A couple years ago I heard author Ray Vanderlaan do a talk about God’s instructions to Moses for creating the wilderness tabernacle. He said this (I’m summarizing), “God created the world and created man to fill it. (That obviously didn’t work out) When creating the tabernacle God said, ‘You make the space and I’ll fill it.'”
It’s an intoxicating thought. Create a space in your life that God can fill. The genesis of the thought is from Exodus 25:8 where the Lord says to Moses “Have the people of Israel build me a holy sanctuary so I can live among them.” The Spirit of God already lives in those that have put their faith in Jesus, but so many things try to entangle us and crowd that out.
The best gardens are the ones where the farmer tends to the weeds every day. Pulling them up by the roots so that they don’t take any nutrients from a healthy crop. But if you have ever had a garden you know how easy it is to allow weeds to crowd out growth. For me, inevitably, I have to spend extra time pulling out weeds because something prevented me from doing it every day as I should.
That is a little of how the season of Lent works for me. It restores healthy rhythms and creates extra space for God to search me and know me and help me see what I have been missing.
You never know how He might fill just a little extra space.
If you are a Christ-follower there can be a pretty regular sense this time of year that you should be reading the Bible and maybe starting a reading plan, but you just don’t want to. The #1 reason: The fear that you are going to flame out somewhere in Leviticus. Even if you haven’t made it through the whole thing before, don’t shy away from the opportunity to refresh some healthy rhythms in your life.
Honestly, the more I read the Bible the more I love and crave it. It took me while to get there though. (Is that ok for a Pastor to say?) Here are some things that help me keep it fresh:
1) Try a different translation. It’s not so much that it is going to make a huge difference in your understanding, but refreshing the language is a great way to mix of the cadence of your reading. How do you know if you have picked the right translation? As long as it doesn’t have the words Mormon, Jehovah or Witness in it you are probably ok.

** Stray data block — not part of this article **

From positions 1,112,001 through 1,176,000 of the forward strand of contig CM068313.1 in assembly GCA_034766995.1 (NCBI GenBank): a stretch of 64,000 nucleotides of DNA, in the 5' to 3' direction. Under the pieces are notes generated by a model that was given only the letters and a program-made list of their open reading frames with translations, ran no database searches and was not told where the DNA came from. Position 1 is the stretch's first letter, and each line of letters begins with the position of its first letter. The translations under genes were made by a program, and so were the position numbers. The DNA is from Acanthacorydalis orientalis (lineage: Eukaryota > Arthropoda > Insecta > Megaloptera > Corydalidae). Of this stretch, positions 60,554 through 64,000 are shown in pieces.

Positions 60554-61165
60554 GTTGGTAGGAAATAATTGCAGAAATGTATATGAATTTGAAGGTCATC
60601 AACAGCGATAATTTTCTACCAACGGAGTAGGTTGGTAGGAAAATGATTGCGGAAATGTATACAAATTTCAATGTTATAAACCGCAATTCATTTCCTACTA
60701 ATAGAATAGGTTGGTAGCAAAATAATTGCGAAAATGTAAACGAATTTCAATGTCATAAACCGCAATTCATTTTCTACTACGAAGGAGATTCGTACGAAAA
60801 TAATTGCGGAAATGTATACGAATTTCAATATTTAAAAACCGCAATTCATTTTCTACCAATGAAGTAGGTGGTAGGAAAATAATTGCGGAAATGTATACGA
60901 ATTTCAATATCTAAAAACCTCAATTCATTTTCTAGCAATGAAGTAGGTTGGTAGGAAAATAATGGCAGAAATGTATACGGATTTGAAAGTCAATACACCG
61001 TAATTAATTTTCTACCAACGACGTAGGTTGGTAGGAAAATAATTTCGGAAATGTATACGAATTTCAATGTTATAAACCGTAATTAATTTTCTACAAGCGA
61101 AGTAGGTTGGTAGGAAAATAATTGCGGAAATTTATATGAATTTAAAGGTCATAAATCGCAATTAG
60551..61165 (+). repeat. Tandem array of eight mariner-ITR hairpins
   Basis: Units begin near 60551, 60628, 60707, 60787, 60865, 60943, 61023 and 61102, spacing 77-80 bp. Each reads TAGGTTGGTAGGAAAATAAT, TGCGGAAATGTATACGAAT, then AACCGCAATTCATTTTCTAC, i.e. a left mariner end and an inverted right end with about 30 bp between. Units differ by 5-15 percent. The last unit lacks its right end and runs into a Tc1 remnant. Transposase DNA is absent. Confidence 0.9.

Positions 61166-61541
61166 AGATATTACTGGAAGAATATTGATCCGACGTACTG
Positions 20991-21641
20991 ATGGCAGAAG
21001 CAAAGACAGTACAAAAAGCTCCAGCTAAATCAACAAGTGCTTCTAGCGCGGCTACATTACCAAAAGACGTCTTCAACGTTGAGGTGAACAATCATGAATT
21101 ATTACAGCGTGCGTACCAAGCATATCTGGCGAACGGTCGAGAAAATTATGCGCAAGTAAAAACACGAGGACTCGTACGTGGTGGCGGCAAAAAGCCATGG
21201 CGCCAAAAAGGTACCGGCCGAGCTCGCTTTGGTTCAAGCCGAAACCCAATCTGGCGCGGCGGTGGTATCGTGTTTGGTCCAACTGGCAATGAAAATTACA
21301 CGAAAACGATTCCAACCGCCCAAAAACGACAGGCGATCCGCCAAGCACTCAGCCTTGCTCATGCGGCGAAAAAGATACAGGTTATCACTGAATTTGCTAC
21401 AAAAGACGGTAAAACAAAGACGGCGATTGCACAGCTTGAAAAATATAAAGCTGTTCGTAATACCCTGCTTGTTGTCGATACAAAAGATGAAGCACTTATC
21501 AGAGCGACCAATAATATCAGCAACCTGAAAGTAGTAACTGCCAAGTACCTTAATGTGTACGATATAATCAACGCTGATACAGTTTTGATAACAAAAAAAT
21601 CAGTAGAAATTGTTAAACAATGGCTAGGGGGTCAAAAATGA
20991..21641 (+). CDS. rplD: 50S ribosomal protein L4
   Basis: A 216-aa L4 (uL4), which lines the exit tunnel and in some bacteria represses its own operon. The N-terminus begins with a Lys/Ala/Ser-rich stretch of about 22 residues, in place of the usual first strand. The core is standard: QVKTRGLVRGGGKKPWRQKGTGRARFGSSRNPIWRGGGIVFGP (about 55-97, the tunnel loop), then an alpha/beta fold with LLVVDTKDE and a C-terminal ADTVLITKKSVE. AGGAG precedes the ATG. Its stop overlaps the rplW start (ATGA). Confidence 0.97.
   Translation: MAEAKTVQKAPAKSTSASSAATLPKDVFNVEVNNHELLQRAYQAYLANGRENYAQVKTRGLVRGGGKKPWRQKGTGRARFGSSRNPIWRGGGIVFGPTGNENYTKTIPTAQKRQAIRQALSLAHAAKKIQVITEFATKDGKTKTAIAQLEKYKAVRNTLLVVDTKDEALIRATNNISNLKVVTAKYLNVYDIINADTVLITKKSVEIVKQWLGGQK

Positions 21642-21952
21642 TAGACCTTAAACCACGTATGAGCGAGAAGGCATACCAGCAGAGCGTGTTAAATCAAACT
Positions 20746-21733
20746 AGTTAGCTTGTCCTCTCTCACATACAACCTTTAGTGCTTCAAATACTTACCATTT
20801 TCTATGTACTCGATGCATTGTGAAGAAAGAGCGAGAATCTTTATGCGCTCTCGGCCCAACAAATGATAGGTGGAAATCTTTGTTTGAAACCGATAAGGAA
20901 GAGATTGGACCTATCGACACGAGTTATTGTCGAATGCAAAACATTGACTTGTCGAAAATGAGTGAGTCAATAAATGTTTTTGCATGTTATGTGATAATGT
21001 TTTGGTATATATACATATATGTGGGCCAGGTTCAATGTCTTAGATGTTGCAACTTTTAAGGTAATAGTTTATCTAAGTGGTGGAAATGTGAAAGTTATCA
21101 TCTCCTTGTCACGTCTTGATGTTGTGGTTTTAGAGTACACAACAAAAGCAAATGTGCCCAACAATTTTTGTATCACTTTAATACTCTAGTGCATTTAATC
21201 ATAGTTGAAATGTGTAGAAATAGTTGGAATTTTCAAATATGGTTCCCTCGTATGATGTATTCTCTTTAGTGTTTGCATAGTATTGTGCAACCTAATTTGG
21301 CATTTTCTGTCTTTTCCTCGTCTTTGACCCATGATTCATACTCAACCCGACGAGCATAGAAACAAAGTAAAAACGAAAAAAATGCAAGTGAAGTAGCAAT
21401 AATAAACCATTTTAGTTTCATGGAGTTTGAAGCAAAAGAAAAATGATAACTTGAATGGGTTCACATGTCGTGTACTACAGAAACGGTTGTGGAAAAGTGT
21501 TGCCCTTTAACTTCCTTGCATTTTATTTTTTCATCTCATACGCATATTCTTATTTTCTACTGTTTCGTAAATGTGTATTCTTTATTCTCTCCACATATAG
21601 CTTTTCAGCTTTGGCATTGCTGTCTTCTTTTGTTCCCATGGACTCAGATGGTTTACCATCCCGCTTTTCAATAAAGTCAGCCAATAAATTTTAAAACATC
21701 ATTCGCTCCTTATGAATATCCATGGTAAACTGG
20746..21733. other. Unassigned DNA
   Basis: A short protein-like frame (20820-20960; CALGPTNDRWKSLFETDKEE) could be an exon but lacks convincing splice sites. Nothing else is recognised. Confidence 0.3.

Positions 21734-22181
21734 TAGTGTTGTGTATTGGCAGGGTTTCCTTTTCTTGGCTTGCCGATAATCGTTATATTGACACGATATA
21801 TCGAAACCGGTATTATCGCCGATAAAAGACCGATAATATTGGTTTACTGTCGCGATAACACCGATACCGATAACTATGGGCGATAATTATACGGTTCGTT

2) Listen to it. When I first started listening to scripture it totally changed my understanding of some passages. Especially if you can carve out enough time on a drive or a workout (I listen while riding my bike) to listen to a whole book (Like one of Paul’s letters) all at one time.
3) Read it chronologically. You may not realize this, but the Bible is not written in chronological order. It’s grouped largely by the types of writing it contains (Like books of Poetry or History). It can be really eye opening to discover who are contemporaries of one another in scripture, and make you want to dive in and sleuth some things out a bit more. This is great for the little ‘CSI’ in you that is waiting to be let loose.
4) Read It Real Fast! If you have never done it I would encourage you to read the Bible as a narrative at least one time. From cover to cover and front to back. Whether or not you have ever read the Bible before take the posture of someone who has never read it before, and ask yourself the question, “What is this book about?” I’d love to hear what you come up with.
The best plan I ever saw for this was a 90-day one that came out some years ago. Here is a link to the reading plan I found; http://www.haventoday.org/schedule.pdf. For ideas on a bunch of plans that will fit your goals and growth for this year head on over to Bible.com.
Any other ideas out there? I’d love to hear what you do to keep it fresh!
Every year at this time Christians all over the world begin with a scripture reading plan, and every year people get through different amounts of that plan. Think of what this time of year would be like if we were all finishing up our reading schedules together. The sense of shared accomplishment and unity that would bring to the Church would be palpable!
One of the most inspiring and worshipful gatherings I ever attended was at a Messianic Synagogue in North Atlanta. I was attending with my oldest son to see how they celebrated the Feast of the Tabernacles, and have a teachable moment with my boy. It’s my favorite of the Old Testament Holidays both because of what it means and the intentional planning of time to just worship!
I was a little surprised by something else being celebrated that night. The holiday is called Simchat Torah, and it means ‘Rejoicing with the Torah’. Here is the core thought for this: